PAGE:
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Aesthetics in Europe and the Americas

Eighteenth-century Foundations

Aesthetics in the European tradition, conceived as philosophical inquiry into the experience of beauty, acquired its name and essential nature in the eighteenth century, even though cognate concerns had been debated in Europe for two millennia before that. The term aesthetics, from the Greek aesthēsis (perception), was coined, in roughly its modern sense, in 1735 by Alexander Baumgarten (1714–1762), a German philosopher who sought to develop a "science of sensitive cognition." Baumgarten's unfinished book Aesthetica was the first to bear this new term in its title. In fact the term took some time to catch on and was not established in Great Britain, for example, until the 1830s. Immanuel Kant (1724–1804), perhaps the most influential of all aestheticians, was slow to adopt the new usage, remarking in the second edition of his Critique of Pure Reason (1787) that "The Germans are the only people who currently make use of the word 'aesthetic' in order to signify what others call the critique of taste." In that same passage Kant lambastes what he describes as "the abortive attempt made by Baumgarten … to bring the critical treatment of the beautiful under rational principles." But whatever its name—aesthetics or critique of taste—a distinctive inquiry gathered pace through the eighteenth century and came to define what is now universally acknowledged as the field of aesthetics. What are the characteristics of this new inquiry?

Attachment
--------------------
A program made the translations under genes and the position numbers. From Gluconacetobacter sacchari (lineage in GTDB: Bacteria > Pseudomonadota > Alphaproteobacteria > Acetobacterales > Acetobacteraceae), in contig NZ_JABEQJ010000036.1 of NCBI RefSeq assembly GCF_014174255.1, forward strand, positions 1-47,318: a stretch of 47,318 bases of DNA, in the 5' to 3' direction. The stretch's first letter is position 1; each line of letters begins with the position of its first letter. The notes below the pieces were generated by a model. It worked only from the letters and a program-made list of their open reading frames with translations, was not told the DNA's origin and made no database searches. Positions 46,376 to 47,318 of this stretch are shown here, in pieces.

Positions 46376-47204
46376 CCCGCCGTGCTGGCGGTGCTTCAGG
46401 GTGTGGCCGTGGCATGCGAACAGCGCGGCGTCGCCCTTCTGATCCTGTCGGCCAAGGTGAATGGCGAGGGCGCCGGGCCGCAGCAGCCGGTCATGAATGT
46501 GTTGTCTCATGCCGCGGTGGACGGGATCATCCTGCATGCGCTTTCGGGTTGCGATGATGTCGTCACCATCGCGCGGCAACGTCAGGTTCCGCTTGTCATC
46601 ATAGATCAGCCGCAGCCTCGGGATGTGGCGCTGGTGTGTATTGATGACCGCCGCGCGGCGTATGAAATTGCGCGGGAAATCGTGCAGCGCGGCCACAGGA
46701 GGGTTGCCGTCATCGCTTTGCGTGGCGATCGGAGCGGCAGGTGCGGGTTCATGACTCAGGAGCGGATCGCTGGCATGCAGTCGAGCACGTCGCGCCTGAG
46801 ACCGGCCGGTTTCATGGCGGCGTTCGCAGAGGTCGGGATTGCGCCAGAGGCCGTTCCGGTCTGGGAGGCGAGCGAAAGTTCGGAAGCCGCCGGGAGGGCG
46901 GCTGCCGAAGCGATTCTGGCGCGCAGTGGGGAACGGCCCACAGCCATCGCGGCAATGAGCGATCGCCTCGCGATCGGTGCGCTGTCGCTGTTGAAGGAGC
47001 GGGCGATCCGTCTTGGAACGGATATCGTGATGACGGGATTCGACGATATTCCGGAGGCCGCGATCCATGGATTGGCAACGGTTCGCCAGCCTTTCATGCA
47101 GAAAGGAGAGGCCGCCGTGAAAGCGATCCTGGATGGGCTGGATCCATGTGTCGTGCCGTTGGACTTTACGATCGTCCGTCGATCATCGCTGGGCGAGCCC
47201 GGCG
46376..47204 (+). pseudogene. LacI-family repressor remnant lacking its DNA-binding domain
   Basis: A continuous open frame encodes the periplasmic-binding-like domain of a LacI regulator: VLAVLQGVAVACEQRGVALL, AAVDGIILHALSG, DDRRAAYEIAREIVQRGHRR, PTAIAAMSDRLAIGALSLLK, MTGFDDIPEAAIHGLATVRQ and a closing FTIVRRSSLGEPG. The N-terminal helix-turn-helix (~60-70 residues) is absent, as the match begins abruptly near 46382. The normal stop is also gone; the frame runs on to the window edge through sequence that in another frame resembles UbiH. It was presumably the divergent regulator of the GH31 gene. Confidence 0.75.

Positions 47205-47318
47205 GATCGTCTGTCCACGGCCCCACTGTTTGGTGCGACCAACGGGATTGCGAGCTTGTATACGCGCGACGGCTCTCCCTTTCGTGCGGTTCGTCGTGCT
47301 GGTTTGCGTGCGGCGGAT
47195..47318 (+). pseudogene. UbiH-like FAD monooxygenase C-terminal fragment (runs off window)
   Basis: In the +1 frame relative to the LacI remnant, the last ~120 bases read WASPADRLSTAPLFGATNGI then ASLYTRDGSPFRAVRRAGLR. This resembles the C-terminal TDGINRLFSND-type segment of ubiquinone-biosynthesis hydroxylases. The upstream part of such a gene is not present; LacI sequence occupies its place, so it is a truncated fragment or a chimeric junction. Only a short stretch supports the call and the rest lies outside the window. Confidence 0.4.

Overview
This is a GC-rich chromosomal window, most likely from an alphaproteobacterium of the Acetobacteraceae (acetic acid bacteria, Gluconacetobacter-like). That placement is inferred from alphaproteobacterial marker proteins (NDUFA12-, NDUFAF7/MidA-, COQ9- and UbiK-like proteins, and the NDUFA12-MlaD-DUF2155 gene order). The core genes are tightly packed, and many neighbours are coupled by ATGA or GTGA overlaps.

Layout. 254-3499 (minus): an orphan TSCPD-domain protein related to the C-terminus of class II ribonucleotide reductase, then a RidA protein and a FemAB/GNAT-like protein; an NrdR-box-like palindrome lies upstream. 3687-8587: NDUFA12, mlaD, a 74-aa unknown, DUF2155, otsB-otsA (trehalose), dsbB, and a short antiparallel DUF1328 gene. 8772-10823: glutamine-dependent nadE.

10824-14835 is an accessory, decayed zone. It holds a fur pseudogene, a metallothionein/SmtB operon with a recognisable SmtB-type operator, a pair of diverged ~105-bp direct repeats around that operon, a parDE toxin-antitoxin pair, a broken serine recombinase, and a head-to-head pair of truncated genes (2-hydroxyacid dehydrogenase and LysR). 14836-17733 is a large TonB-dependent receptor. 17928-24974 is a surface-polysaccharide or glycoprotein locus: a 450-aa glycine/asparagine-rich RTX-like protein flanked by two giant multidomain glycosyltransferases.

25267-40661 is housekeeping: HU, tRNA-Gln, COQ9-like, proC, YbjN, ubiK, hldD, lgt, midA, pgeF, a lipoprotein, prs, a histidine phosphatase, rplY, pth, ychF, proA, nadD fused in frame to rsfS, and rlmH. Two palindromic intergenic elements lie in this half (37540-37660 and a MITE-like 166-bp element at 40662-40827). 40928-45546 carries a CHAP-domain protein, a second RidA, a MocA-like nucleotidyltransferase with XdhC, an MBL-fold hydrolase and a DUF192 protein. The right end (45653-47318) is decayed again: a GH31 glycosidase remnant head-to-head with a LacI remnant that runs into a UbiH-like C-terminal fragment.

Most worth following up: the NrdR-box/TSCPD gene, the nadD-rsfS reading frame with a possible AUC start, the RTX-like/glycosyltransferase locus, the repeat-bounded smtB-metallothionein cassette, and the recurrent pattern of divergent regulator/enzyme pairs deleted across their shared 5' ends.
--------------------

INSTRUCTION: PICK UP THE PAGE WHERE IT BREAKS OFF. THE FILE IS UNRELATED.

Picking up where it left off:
Judgments of taste.

Several developments in the eighteenth century form the foundations of modern European aesthetics. One is a growing interest in judgments of taste, notably how attributions of beauty are grounded. Is beauty an objective quality of nature itself or is it merely a projection of the mind? An important impetus for this debate was the writing of Anthony Ashley Cooper (1671–1713), third earl of Shaftesbury, whose Neoplatonist work Characteristics of Men, Manners, Opinions, Times (1711) presents the view that beauty, like goodness, resides in the harmony of the natural world, as created by God, and that humans can immediately discern such beauty (or goodness) by an "inward eye" or "moral sense." Furthermore, the enjoyment of beauty has a disinterested quality distinct from the desire of possession. The Scottish philosopher Francis Hutcheson (1694–1746), in An Inquiry into the Original of Our Ideas of Beauty and Virtue (1725), adopted the notion of "moral sense," including the concomitant sense of beauty, and sought in detail to show how beauty, grounded in "uniformity amidst variety," could be the object of inter-subjectively valid judgments. David Hume's (1711–1776) influential essay "Of the Standard of Taste," first published in his Four Dissertations (1757), gives explicit focus to "taste" as a capacity for judging beauty, and while emphasizing that beauty "is no quality in things themselves," nevertheless finds a "standard of taste" in the joint verdict of qualified judges. Hume's focus is on taste in cultural matters, especially poetry, rather than natural beauty, but judgments about art and nature were seldom at this stage differentiated. In Kant's definitive contribution to aesthetics, the first part of his Critique of Judgment (1790), we find many of the threads of the previous debates subtly interwoven. Kant proposes, in contrast to Shaftesbury and Hutcheson, a clear divide between moral and aesthetic judgments, highlighting the role of disinterestedness in the latter; he steers a path between the avowed subjectivity of beauty and the justifiable aspiration of universality in judgments about beauty; and he distinguishes natural beauty from the beauty of art. For Kant a "pure judgment of taste" rests on a universally communicable, disinterested pleasure in the appearance of an object apart from any conceptualization of that object.